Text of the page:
The striking thing to appreciate is that since late 2008 new lending has been negative more often than it has been positive, for both M4 and M4x lending totals, and that no improvement is apparent towards the end of the period since. The date of the change in trends gives the game away. It was in September and October 2008 that UK officialdom demanded that banks accept large-scale recapitalization to cover past losses and operate with higher capital/asset ratios than before.
Although the weakness in late 2011 was much more a feature of bank lending to the intermediate OFCs than to genuine non-banks, the background remains troubled. UK banks have not expanded their lending to genuine non-banks at all over the last year. They have not expanded their loan portfolios even though interest rates are remarkably low by past standards.
The most plausible explanation for the recent pause is that the post-autumn 2008 retrenchment continues. Banks have still not reached the capital/asset ratios targeted for them by officialdom. Further, the demands that they hold more cash and liquidity imply – for any given balance-sheet total – that they reduce non-liquid assets, of which loans are the main example. Moreover, there is an argument that in the last few months UK banks have been responding to the Vickers Commission report, which wanted UK banks to operate with higher capital/asset ratios than their competitors overseas. The Vickers report was widely deemed to be a disaster for RBS, in particular. The newspapers have indeed carried reports of large asset disposals by RBS, which fits the wider story. (If RBS sells a loan portfolio to another bank, the total of all banks’ deposit liabilities – and hence the quantity of money – may be unchanged. But, if it sells a loan portfolio and/or securities to non-banks, the non-banks pay for the loans and securities by running down their deposits, and the quantity of money falls. So officialdom’s requirement that RBS trim its balance sheet and have less risk on it, in order that it have a safer balance sheet in future, can reduce the quantity of money.)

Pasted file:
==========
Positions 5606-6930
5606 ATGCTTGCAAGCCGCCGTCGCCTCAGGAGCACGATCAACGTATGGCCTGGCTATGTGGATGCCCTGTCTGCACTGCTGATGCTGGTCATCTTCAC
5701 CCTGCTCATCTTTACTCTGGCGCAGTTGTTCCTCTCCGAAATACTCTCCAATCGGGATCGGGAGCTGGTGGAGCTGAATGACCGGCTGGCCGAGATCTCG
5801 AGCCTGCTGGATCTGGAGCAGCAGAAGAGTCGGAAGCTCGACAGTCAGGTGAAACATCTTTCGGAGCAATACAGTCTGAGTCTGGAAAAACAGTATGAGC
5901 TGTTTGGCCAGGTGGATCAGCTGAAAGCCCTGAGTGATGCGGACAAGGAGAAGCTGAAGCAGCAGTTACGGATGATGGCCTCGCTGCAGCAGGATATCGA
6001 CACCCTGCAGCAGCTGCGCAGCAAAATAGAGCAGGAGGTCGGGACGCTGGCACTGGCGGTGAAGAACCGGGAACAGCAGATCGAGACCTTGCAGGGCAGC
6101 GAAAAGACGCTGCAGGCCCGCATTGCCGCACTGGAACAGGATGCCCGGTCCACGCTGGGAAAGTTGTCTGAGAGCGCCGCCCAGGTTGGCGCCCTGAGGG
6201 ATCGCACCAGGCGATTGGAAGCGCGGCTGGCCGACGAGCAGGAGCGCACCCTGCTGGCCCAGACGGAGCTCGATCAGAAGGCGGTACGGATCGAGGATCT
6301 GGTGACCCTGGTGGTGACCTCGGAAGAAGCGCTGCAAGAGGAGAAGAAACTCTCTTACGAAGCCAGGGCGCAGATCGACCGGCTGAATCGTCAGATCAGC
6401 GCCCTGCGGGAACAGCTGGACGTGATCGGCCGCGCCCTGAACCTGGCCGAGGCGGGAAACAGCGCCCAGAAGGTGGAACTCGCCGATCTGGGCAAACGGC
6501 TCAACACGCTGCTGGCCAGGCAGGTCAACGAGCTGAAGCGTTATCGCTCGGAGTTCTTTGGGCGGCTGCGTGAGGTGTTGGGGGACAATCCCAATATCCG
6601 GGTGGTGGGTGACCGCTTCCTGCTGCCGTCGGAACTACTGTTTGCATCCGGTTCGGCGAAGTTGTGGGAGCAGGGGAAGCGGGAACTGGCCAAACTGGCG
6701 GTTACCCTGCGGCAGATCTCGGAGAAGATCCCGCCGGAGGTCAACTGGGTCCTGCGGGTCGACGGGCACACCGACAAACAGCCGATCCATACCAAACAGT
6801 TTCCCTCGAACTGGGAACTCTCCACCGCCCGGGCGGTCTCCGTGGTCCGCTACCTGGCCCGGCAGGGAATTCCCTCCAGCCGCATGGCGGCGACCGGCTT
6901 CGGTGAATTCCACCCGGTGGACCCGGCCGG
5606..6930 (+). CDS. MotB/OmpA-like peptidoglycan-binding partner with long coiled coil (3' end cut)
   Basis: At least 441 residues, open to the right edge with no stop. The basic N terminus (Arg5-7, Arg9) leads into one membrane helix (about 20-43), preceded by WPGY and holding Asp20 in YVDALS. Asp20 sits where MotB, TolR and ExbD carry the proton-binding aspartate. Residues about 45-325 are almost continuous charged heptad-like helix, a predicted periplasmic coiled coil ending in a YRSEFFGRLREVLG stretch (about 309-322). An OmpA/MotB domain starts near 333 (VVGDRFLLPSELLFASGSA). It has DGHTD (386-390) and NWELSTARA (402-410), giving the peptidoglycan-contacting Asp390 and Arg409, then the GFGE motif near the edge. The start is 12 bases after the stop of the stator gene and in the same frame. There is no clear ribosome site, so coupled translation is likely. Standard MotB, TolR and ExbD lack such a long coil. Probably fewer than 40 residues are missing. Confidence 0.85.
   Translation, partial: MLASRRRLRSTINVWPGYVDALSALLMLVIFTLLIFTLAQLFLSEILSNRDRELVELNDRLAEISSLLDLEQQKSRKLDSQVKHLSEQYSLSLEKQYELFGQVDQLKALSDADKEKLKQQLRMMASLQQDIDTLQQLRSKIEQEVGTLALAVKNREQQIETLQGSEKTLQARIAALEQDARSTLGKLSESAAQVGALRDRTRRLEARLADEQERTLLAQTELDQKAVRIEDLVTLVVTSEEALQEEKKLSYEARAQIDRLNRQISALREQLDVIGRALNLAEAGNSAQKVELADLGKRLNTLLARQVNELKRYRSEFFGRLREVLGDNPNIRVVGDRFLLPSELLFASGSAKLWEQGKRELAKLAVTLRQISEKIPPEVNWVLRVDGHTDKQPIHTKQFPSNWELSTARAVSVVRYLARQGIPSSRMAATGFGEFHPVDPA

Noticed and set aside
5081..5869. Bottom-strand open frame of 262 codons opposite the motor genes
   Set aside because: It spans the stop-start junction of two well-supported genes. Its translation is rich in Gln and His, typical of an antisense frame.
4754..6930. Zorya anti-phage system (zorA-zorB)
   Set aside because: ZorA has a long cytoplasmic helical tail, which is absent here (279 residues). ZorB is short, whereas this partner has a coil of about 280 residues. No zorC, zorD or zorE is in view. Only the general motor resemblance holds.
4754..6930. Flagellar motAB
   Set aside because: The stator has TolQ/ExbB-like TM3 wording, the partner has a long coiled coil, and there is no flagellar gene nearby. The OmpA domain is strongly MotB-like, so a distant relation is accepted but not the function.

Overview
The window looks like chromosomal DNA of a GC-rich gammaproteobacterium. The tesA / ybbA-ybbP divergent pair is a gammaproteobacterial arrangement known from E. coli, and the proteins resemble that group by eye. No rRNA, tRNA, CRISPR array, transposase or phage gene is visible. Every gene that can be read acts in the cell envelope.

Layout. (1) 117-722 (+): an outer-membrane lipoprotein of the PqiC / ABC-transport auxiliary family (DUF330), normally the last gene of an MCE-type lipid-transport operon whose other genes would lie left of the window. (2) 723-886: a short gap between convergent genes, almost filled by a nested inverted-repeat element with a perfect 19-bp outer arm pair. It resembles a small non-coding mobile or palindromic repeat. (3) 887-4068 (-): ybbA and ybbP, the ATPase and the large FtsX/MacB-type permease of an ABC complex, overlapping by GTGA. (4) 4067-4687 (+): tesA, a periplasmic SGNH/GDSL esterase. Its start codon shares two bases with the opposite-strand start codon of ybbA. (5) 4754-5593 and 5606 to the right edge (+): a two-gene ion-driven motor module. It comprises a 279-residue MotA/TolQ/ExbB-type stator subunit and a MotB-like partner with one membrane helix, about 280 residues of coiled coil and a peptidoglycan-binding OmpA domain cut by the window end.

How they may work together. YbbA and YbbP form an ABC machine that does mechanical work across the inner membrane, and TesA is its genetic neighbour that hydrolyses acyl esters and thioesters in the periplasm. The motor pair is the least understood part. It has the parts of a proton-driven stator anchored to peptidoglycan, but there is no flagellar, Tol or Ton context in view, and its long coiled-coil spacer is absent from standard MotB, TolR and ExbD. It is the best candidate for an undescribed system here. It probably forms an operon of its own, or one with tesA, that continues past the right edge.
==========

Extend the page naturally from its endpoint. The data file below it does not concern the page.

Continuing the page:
Are the banks “risk-averse jerks”?